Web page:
Multnomah County is petitioning to file a “friend of the court” brief in support of young people who want the Oregon Supreme Court to revive their lawsuit against the state, alleging it has failed to protect its public resources from the effects of climate change.
The county’s legal foray into the climate change case marks the first time a government entity has publicly supported the young plaintiffs’ climate change litigation.
“I am afraid of the climate change we already see in Oregon and in Multnomah County. Record breaking wildfires. An acidifying ocean. Snow melting a full month earlier than when I was a kid,” Multnomah County Chairwoman Deborah Kafoury said Friday. “But I am most afraid because in the face of overwhelming scientific evidence that we are on a runaway train, adults are failing to act. So I am here today, on behalf of Multnomah County, to stand with your children. And with my children, Anna, Jacob and Alexander.”
In January, the Oregon Court of Appeals ruled that the state doesn’t have an obligation to protect public trust resources from the effects of climate change, a defeat for two young plaintiffs who had sued the state under what’s called the common law public trust doctrine.
They had sued the state in 2011, arguing Oregon holds “vital natural resources” in trust for the benefit of its citizens, including the “waters of the state, submerged and submersible lands, islands, shore lands, coastal areas, wildlife, fish, and the atmosphere.”
They further argued that the state has an obligation to protect and preserve these resources and its failure to do so “threatens the health, safety, and welfare” of plaintiffs, as well as present and future generations of Oregon citizens.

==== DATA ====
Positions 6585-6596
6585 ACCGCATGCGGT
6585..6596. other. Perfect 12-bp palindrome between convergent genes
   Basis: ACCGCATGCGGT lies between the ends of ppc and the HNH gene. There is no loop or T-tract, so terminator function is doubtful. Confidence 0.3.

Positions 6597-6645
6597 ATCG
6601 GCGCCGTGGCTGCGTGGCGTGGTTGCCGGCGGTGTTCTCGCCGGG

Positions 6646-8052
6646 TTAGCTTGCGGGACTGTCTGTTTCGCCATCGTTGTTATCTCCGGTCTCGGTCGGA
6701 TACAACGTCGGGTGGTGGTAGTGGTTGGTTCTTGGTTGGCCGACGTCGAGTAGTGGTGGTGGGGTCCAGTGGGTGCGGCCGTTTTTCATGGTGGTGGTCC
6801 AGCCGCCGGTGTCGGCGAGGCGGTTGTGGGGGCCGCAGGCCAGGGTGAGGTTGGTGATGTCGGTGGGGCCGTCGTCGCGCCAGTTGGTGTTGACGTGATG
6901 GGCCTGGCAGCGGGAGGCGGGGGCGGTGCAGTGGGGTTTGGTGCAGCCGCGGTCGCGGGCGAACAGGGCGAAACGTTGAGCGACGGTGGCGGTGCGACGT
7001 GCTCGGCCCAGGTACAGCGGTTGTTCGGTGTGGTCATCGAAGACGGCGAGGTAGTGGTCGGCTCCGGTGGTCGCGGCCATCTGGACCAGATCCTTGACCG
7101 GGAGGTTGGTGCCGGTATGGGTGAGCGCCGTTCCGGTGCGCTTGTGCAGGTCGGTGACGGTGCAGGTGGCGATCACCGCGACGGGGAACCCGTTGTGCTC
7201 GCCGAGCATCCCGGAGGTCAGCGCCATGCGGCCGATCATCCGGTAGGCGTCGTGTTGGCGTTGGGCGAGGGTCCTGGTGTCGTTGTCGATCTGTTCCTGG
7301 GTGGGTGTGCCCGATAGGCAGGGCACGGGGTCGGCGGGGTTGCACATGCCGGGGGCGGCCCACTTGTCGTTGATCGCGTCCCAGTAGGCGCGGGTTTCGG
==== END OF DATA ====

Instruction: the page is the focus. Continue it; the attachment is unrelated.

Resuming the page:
The plaintiffs are Ollie Chernaik, now 18, and Kelsey Juliana, who is now 22 and also a plaintiff in the landmark federal climate lawsuit, Juliana v. United States. Represented by the Crag Law Center, they’ve asserted the state has a legal obligation to protect the atmosphere, a public trust resource , by limiting greenhouse gas emissions.
The state argued that the common law public trust doctrine doesn’t extend to the atmosphere and the public trust doctrine doesn’t compel the state to take any affirmative action.
The trial court concluded that only “submerged and submersible lands” are resources encompassed in the public-trust doctrine and that other resources — navigable waters of the state, beaches, shore lands, islands, fish and wildlife and the atmosphere — aren’t public-trust resources.
The appeals court held that the common law public trust doctrine doesn’t impose duties on the state to affirmatively act to protect public trust resources from the effects of climate change.
Petitioning the high court
Chernaik and Juliana now are petitioning the Oregon Supreme Court to review the case, and Multnomah County is supporting that move.
“This court should allow review because many people — current and future Oregonians — are affected by the decision, which makes this an issue of great public importance,” wrote Courtney Lords, an attorney representing the county in its petition made to the Oregon Supreme Court to be recognized as a “friend of the court” in the case. “The viability and future of Oregon’s natural resources, and the critical role sovereigns play in protecting those natural resources for public use are at stake in this case.”
The plaintiffs and the county argue that the Oregon Court of Appeals misinterpreted state law and failed to consider its history.
“That climate change was unknown at the time the early public trust doctrine cases were decided in Oregon does not render the common law incapable of addressing the current condition,” wrote Courtney Johnson, one of the attorneys representing Chernaik and Juliana.
“The Court of Appeals erred by basically taking the ‘trust’ out of the public trust doctrine; without a trust, there is no public trust doctrine,” wrote Lords, the Multnomah County attorney. “The basic framework of a trust creates a fiduciary relationship where a trustee holds title to the property of another for the benefit of the beneficiary.”
The county’s move and the petitions to the Oregon Supreme Court come a week before a worldwide “School Strike 4 Climate” walkout being planned for Friday, with students across the world planning to leave school to protest the lack of action on climate change.
In another development. U.S. Sens. Ron Wyden and Jeff Merkley and U.S. Reps. Peter DeFazio and Earl Blumenauer, all Oregon Democrats, have filed a brief with the 9th Circuit Court of Appeals supporting the federal climate case filed by Juliana and other young plaintiffs.
It urges the court to allow the case to proceed to trial.